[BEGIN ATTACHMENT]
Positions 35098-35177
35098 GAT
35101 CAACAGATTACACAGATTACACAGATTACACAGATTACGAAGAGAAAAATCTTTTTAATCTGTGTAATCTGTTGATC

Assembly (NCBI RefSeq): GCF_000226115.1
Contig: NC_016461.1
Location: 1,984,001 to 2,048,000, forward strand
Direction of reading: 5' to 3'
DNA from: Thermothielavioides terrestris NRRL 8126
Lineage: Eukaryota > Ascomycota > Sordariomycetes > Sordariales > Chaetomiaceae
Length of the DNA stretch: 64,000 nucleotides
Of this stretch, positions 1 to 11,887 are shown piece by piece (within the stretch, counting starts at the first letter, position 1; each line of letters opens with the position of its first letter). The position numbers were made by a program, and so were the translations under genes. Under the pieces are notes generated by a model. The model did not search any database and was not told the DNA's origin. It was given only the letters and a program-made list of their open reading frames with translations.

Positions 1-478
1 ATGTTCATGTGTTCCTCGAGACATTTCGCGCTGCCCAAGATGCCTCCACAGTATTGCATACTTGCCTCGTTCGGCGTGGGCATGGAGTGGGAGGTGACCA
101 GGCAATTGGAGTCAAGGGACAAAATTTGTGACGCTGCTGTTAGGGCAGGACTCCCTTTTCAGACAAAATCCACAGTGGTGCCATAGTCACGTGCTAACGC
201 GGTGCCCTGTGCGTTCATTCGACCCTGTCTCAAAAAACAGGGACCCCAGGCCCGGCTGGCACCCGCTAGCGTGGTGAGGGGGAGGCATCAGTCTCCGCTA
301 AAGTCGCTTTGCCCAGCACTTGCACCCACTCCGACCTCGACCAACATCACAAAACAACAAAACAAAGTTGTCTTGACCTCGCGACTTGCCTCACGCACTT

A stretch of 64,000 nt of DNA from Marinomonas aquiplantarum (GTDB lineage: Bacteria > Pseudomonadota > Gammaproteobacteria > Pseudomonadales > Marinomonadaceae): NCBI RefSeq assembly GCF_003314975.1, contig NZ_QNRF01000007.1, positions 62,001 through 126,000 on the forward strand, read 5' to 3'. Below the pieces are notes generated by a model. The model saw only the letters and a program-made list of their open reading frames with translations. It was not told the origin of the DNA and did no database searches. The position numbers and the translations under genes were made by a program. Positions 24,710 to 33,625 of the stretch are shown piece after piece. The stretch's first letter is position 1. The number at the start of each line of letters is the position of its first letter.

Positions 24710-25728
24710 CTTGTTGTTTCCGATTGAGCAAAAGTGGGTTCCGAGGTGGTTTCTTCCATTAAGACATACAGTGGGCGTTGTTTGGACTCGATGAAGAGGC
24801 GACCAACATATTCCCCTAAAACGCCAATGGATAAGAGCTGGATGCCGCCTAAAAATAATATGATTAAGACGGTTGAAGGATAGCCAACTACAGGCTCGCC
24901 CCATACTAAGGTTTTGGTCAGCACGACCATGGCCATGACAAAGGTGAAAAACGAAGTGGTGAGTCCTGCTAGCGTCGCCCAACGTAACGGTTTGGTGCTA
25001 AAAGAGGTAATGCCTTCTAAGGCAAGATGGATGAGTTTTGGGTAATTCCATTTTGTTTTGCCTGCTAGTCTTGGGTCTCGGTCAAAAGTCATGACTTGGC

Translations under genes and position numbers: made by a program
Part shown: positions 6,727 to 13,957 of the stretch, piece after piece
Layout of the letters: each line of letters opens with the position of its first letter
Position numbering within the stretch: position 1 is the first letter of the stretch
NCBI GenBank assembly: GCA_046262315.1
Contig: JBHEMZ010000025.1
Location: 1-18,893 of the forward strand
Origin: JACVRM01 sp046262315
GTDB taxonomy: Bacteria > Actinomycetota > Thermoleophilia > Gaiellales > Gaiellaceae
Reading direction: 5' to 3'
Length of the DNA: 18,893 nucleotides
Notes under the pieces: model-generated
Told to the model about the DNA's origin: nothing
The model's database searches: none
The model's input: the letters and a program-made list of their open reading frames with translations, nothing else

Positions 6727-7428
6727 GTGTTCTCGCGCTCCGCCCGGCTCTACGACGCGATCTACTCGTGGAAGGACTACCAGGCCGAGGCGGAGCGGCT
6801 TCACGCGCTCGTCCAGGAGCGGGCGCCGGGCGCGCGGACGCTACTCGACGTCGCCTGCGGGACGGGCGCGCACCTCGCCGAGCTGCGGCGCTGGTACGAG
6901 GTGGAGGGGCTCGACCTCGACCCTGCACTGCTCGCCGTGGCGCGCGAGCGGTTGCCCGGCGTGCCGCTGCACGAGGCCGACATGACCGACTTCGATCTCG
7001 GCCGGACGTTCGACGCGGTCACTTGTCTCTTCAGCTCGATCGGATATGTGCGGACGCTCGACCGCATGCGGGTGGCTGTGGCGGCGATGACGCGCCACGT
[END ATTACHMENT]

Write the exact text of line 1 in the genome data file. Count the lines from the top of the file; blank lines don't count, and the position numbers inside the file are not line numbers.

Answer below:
Positions 35098-35177